It’s rare to find any business, small or large, that hasn’t at some point encountered customers who delay or altogether refuse to pay for services received. Some businesses choose to let such debts go and write them off as losses. But if your business will suffer a great deal in the event a customer attempts to avoid paying you what is due, then you have no choice to fight for what is rightfully yours.
Most small businesses who try to get what they are owed from a client tend to pursue the course of legal action. But pursuing legal action can take a lot of time and can also be expensive even if you have public liability insurance. Fortunately, there are alternatives to legal action you can pursue.
Alternatives to court proceedings include negotiation, mediation and arbitration – all three are generally referred to as Alternative Dispute Resolution (ADR)
This can be described as a basic means of settling differences. It involves a back-and-forth communication between all the parties involved in the disagreement. And the end goal of the proceedings is to find a lasting solution that will satisfy all the parties involved.
Negotiation will allow you to participate directly in the dispute resolution. It is quick, inexpensive and effective, and if properly ratified, a negotiated agreement can become an enforceable contract.
This can be described as a voluntary process in which a mediator will serve as an impartial party that will help facilitate reconciliation through communication between the parties. The mediator will at the end help all parties involved come to a mutually acceptable agreement. Generally, people opt for mediation if and after negotiation fails. The real benefits of the process lies in its privacy and confidentiality, as well as how it helps to avoid the uncertainty of duration, cost and stress of a trial.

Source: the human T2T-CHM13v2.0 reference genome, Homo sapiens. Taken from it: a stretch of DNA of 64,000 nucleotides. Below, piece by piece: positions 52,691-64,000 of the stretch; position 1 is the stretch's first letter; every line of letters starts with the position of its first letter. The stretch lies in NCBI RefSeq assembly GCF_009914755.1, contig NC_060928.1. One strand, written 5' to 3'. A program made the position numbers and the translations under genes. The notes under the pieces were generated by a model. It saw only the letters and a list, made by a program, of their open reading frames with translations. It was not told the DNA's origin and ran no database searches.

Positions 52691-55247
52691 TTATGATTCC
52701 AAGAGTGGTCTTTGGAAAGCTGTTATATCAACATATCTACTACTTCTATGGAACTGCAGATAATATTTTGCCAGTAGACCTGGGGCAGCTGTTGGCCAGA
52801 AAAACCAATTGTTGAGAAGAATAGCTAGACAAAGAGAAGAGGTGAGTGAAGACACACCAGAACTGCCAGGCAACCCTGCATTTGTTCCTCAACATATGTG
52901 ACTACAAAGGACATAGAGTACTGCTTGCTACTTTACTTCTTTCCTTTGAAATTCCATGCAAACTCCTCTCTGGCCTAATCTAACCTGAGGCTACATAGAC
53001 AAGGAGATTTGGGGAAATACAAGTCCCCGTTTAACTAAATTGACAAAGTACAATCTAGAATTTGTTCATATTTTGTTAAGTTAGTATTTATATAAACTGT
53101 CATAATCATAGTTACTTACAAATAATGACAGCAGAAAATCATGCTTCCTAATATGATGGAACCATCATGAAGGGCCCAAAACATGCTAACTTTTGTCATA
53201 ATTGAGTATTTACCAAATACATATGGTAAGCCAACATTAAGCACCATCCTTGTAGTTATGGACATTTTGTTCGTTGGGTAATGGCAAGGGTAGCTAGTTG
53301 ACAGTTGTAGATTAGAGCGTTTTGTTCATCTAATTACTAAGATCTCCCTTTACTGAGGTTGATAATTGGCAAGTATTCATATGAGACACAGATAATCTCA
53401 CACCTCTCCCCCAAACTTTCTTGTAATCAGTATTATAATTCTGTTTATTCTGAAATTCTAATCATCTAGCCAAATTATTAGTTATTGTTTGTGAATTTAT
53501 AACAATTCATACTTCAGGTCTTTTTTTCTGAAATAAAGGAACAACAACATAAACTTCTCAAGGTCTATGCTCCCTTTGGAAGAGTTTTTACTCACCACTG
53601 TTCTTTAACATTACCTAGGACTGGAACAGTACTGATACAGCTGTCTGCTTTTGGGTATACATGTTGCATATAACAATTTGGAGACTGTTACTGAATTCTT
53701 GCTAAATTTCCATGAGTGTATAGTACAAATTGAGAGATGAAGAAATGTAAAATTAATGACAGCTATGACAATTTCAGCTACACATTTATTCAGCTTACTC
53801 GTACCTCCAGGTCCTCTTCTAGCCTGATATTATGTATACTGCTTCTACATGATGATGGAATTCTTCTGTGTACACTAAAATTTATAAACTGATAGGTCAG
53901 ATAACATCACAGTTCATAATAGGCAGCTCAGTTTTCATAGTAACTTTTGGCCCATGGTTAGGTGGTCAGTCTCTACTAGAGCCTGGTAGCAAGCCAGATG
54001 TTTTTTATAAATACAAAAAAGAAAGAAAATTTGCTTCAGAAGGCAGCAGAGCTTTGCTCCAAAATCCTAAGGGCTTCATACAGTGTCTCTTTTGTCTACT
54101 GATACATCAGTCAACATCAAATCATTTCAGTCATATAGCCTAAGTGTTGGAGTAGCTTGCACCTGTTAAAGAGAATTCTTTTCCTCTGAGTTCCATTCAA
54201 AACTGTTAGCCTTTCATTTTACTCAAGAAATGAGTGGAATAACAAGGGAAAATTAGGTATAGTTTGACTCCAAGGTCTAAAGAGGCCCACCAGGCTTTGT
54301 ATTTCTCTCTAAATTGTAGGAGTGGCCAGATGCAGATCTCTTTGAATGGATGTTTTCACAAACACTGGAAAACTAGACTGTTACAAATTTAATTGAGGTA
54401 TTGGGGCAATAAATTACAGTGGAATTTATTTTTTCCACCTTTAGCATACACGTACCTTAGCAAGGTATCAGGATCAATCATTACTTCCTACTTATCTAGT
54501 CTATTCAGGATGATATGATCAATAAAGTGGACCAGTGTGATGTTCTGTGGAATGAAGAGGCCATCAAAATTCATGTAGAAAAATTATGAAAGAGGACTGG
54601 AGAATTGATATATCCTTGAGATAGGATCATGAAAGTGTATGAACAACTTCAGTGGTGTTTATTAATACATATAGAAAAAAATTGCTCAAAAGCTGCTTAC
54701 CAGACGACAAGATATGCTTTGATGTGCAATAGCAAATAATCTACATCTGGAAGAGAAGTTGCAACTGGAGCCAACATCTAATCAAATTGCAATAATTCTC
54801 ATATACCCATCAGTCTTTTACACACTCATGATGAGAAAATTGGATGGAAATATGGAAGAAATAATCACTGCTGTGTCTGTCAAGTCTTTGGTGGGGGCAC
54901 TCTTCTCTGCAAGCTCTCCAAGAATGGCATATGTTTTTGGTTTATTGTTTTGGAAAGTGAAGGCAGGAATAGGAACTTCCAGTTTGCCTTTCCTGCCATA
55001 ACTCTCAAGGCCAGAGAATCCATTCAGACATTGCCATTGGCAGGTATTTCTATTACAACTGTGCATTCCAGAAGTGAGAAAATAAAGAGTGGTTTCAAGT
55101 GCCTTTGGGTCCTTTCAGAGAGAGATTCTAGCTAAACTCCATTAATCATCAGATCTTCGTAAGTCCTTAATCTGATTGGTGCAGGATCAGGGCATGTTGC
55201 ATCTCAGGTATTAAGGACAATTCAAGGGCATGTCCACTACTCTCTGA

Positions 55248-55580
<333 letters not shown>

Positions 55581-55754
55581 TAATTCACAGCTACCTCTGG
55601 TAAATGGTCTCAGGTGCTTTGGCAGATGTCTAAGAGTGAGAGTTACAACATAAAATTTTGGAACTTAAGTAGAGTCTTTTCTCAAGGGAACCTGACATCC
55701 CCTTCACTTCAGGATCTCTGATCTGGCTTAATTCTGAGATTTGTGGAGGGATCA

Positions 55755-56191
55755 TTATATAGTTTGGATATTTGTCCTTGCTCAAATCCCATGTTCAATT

In an arbitration, only one side will prevail. The process can be described as a submission of a disputed matter before an impartial party (the arbitrator) for decision. It’s quicker and less expensive than going to court and the award given by the arbitrator can be enforced in a court.
Checklist for resolving small business payment dispute
The checklist below will help minimise cost and time spent while attempting to settle a payment dispute to your satisfaction.
- Review the details of the initial contract agreement to verify you aren’t at fault.
- Get a clear understanding of how the other party breached the agreement to pay.
- Collate evidence such as the signed agreement, correspondence, and anything else that’s pertinent
- Attempt negotiating an amicable resolution
- Assess the ability of the other party to pay the owed sum.
- Seek legal advice especially if the dispute is a complicated one, and assess whether you have a strong case
- Clarify costs of taking legal action to determine if it’s worth it in the long run
- Go forward with the claim or abandon it. Whichever you choose, be sure to inform the other party
- Track legal costs and progress as case proceeds.
- Be prepared to compromise and accept any reasonable offer made by other party in order to avoid more time and money spent on court action which may not go your way at the end.